The 4 Ps are implemented in companies to identify important factors, including what consumers want, if their product or service meets or fails if their product or service is perceived globally., if products stand out from their competitors, and how they interact with their customers.

The concept was developed by Neal Borden in 1949 at Harvard University; as the marketing industry has advanced, the concepts of people, process, and physical evidence have become important components of marketing a product, too. According to Borden, “When building a marketing program to fit the needs of his firm, the marketing manager has to weigh the behavioral forces and then juggle marketing elements in his mix with a keen eye on the resources with which he has to work.” (Borden, N. 1964 pg. 365). According to Culliton, “An executive is a mixer of ingredients, who sometimes follows a recipe as he goes along, sometimes adapts a recipe to the ingredients immediately available, and sometimes experiments with or invents ingredients no one else has tried. (Culliton, J. 1948)”(Baalbaki 2015)

“E. Jerome McCarthy, in 1960, was the first person to suggest the four P’s of marketing – price, promotion, product and place (distribution) – which constitute the most common variables used in constructing a marketing mix. According to McCarthy the marketers essentially have these four variables which they can use while crafting a marketing strategy and writing a marketing plan. In the long term, all four of the mix variables can be changed, but in the short term it is difficult to modify the product or the distribution channel.” (Baalbaki 2015)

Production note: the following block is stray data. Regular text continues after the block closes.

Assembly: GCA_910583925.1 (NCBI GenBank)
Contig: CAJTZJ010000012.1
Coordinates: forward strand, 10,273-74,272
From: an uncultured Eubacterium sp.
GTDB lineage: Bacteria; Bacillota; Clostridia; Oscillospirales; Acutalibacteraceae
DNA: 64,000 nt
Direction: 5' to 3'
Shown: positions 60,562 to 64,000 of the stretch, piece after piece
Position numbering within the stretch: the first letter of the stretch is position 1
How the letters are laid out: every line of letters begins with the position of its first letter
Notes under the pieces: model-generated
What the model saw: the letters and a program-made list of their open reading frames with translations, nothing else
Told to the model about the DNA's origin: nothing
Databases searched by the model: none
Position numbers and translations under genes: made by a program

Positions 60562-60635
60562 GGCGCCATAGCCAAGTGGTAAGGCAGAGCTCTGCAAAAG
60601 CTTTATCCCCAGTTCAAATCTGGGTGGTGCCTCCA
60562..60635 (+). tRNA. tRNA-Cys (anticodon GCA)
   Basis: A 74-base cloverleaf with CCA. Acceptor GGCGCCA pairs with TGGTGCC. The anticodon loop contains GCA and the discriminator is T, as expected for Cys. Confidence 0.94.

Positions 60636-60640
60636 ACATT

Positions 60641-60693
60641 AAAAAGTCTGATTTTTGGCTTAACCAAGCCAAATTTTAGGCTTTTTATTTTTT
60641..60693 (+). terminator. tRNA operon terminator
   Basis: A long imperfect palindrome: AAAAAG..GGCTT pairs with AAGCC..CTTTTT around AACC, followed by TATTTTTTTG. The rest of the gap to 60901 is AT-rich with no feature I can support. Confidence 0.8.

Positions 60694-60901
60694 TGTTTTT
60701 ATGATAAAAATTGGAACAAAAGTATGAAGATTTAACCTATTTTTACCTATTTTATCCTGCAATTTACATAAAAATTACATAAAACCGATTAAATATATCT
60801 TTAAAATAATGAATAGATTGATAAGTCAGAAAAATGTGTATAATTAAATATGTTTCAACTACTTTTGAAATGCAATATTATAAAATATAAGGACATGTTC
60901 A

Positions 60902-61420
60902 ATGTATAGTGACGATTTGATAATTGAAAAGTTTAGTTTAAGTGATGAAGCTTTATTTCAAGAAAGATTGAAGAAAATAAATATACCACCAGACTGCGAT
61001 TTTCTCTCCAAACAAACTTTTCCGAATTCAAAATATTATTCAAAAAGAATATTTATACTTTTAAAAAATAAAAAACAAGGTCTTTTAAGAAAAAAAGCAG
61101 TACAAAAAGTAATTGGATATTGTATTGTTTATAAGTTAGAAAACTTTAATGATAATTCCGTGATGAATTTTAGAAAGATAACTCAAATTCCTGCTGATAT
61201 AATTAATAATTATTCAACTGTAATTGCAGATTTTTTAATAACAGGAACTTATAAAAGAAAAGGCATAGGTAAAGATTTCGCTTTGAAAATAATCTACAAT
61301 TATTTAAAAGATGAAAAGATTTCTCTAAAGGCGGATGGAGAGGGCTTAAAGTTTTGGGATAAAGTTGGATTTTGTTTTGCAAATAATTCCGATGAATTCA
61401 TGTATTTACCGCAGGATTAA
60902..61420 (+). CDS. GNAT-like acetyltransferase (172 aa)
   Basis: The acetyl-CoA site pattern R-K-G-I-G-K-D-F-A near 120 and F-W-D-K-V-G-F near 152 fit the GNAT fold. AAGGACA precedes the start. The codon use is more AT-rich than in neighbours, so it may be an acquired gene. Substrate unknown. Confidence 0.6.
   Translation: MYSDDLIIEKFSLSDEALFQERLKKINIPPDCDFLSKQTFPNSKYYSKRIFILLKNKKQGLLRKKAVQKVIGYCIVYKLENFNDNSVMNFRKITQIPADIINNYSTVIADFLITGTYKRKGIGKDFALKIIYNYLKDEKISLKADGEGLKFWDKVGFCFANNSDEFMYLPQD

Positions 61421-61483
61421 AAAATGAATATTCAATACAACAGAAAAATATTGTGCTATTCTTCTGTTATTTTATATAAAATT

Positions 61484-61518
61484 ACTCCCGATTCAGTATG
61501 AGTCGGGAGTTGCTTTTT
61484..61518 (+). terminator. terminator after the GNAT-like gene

Today, technology has helped companies gain a greater level of integration between businesses and consumers, and also to overcome some of these barriers. People, process, and physical evidence are extensions of the original 4 Ps and are more relevant to the current trends in marketing.

For success, any successful marketing strategy requires revisiting over time. If a company is developing a 4 Ps marketing strategy for their business, it is important to understand that the elements of the first marketing mix they create are not intended to be static; they are meant to be adjusted and refined as the company’s product grows and as your potential buyers change.

The model of the 4Ps can be integrated when planning a new business venture, a small business, evaluating an existing offer, or trying to optimize sales with a target group. It can also be used to test your current marketing strategy. Moreover, in 1981 Bernard Booms and Mary Bitner built a model consisting of seven P’s (Bo. They added “People” to the list of existing variables, in order to recognize the importance of the human element in all aspects of marketing. “They added “process” to reflect the fact that services, unlike physical products, are experienced as a process at the time that they are purchased.”(Baalbaki 2015)

Below please find a brief description for each factor and their role in building a successful marketing strategy for product or service.

Product

Product refers to a good or service that a company offers to customers. The product should fulfill an existing consumer demand or be so compelling that consumers believe they need to have it and it creates a new demand. To be successful, the marketing department needs to understand the life cycle of a product, and business executives need to have a plan for dealing with products at every stage of their life cycle. The type of product can also dictate how much businesses can charge for it, where they should place it, and how they should promote it in the marketplace.

The different tasks a small business must ascertain in the product/service factor are design, quality, technology, services, and availability. All these tasks with be performed with professionalism and quality.

Price